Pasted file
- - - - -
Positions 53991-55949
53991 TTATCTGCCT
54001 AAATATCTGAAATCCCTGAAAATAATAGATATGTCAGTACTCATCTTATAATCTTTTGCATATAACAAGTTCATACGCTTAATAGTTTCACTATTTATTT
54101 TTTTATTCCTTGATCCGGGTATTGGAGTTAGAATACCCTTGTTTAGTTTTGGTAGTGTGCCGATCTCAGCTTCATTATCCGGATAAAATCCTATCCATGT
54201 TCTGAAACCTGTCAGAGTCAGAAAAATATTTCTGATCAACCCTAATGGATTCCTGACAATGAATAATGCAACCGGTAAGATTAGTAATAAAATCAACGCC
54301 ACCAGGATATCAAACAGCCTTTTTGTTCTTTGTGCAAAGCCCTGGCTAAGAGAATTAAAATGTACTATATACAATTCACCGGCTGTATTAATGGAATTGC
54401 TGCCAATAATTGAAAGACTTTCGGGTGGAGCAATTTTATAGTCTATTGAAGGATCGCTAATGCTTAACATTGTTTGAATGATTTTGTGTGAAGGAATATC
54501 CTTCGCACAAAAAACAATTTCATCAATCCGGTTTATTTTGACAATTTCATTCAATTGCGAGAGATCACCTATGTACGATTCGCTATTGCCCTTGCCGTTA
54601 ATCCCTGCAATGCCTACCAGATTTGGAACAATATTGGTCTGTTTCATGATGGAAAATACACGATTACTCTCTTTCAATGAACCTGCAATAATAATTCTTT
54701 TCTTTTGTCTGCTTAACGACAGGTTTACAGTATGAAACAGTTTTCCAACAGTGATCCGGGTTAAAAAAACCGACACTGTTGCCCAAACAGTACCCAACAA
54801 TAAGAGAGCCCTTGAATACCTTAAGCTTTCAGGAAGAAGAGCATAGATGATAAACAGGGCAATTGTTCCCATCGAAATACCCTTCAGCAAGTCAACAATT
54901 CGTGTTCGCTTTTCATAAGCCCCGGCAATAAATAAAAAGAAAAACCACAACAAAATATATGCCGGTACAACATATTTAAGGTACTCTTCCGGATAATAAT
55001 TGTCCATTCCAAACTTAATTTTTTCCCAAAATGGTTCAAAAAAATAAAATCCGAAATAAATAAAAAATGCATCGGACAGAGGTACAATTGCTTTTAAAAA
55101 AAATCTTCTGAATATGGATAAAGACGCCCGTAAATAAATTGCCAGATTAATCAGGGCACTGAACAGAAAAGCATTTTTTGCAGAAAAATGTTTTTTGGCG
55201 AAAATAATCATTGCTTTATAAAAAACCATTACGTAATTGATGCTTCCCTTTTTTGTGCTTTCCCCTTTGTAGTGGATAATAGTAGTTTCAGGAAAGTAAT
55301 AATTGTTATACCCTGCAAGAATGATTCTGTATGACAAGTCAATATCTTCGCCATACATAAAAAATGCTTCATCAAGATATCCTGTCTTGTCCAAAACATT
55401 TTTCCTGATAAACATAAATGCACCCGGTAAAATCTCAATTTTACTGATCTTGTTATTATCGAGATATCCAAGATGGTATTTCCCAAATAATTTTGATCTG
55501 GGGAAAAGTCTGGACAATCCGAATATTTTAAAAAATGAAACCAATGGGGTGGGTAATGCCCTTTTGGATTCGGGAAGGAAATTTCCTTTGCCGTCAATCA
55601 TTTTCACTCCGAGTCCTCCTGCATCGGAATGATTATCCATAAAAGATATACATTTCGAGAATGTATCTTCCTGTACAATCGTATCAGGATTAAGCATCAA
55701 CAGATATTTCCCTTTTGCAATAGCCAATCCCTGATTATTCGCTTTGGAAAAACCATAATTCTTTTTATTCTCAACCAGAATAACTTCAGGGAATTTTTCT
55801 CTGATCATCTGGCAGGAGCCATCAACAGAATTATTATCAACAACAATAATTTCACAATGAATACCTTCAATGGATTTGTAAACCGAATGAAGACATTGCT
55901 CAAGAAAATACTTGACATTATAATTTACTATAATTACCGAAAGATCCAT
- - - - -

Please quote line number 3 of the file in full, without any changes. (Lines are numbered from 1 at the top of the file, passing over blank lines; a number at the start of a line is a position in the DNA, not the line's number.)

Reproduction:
54001 AAATATCTGAAATCCCTGAAAATAATAGATATGTCAGTACTCATCTTATAATCTTTTGCATATAACAAGTTCATACGCTTAATAGTTTCACTATTTATTT